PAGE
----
Humans need bacteria in their guts to help convert otherwise indigestible foods into a form that is digestible, and the bacteria in obese people are better at the process, a team from Washington University in St. Louis reported in two papers published in the journal Nature.

In effect, obese people obtain more energy than lean people do from the same amount of food, and those extra calories are deposited on their waists.

The same disparity was found in mice, and giving lean mice the bacteria from fat animals caused them to gain weight, the researchers said.

If the findings hold up, they could lead to new ways to induce weight loss or to prevent weight gain from happening in the first place.

“This is a potentially revolutionary idea that could change our views of what causes obesity and how we depend on the bacteria that inhabit our gut,” wrote Matej Bajzer and Randy J. Seeley of the University of Cincinnati in an accompanying editorial. “But a great deal remains poorly understood.”

Experts cautioned that it was too soon to manipulate gut bacteria in the hopes of becoming slimmer.

The proliferation of the efficient bacteria may be the result of obesity and not its cause, said Dr. Richard Atkinson of the Obetech Obesity Research Center in Richmond, Va., who was not involved in the research.

“If they are right, this could really be a significant advance,” he said. “But I am not sure they are interpreting their data right. Correlation is not causation.”

Neurobiologist Hans-Rudolf Berthoud of Louisiana State University’s Pennington Biomedical Research Center in Baton Rouge, who was not involved in the research, agreed.

“This doesn’t show that the bacteria cause obesity, absolutely not,” he said.

More likely, he said, is that hormonal changes in the gut caused by weight loss alter the distribution of bacteria.

Read the rest of this entry »

Written by Leisureguy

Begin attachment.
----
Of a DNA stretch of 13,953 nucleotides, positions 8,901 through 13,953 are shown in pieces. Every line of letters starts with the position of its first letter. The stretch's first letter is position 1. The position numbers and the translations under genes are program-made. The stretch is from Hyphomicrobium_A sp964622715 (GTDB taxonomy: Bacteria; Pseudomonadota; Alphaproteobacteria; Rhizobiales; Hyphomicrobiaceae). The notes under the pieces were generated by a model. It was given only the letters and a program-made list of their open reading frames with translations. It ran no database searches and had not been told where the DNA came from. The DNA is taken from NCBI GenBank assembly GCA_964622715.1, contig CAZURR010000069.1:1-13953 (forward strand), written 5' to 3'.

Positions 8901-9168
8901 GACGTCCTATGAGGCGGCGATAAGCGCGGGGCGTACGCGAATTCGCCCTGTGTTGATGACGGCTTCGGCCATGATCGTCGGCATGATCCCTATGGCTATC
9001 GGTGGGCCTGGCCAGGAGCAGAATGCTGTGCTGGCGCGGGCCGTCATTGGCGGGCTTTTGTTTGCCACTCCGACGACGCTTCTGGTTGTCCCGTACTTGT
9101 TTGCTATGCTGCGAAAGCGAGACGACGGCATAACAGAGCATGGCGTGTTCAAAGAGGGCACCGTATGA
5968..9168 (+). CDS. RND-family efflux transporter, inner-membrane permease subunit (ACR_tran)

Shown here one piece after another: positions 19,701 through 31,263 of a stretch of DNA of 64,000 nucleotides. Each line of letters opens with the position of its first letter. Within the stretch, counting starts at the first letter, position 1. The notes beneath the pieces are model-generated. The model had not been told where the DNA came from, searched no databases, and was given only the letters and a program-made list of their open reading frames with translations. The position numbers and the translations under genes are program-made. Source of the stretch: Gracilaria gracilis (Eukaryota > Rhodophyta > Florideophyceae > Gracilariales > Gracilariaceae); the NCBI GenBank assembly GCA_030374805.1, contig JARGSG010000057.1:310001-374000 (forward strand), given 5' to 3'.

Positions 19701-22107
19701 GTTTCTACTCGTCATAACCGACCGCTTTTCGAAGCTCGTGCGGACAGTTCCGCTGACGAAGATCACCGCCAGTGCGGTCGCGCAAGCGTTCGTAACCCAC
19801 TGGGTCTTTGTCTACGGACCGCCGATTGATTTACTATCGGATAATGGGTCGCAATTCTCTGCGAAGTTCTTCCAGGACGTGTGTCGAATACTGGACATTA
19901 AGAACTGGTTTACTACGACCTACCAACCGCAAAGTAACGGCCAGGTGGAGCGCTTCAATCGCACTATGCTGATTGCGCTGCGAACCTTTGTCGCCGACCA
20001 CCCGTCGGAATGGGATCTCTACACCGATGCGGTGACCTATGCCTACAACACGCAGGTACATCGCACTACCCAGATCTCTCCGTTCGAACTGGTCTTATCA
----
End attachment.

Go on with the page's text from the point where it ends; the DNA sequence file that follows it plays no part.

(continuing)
21 December 2006 at 11:23 am

Posted in Daily life, Food, Health, Science

USB roll-up piano keyboard

with one comment

For you who like to play a piano

Written by Leisureguy

21 December 2006 at 11:09 am

Posted in Techie toys, Technology

You are in danger

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I have repeatedly beat the drum that, since Bush believes he can imprison and torture suspects indefinitely, you are at risk. Anyone can be a suspect, and it’s not under their control—the person in control is the person who suspects them. And ignorant, paranoid, hostile, passive-aggressive incompetents—e.g., Republicans—are willing to suspect just about anyone who’s “different” (e.g., educated, tolerant, respectful, and adjusted). I posted this morning about the suspicions being broadcast about Barack Obama—he’s got a funny name, see, and his middle name is Hussein—what does that tell ya?

The NY Times has an editorial about one such suspect:

Ever since the world learned of the lawless state of American military prisons in Iraq, the administration has hidden behind the claim that only a few bad apples were brutalizing prisoners. President Bush also has dodged the full force of public outrage because the victims were foreigners, mostly Muslims, captured in what he has painted as a war against Islamic terrorists bent on destroying America.

This week, The Times published two articles that reminded us again that the American military prisons are profoundly and systemically broken and that no one is safe from the summary judgment and harsh treatment institutionalized by the White House and the Pentagon after 9/11.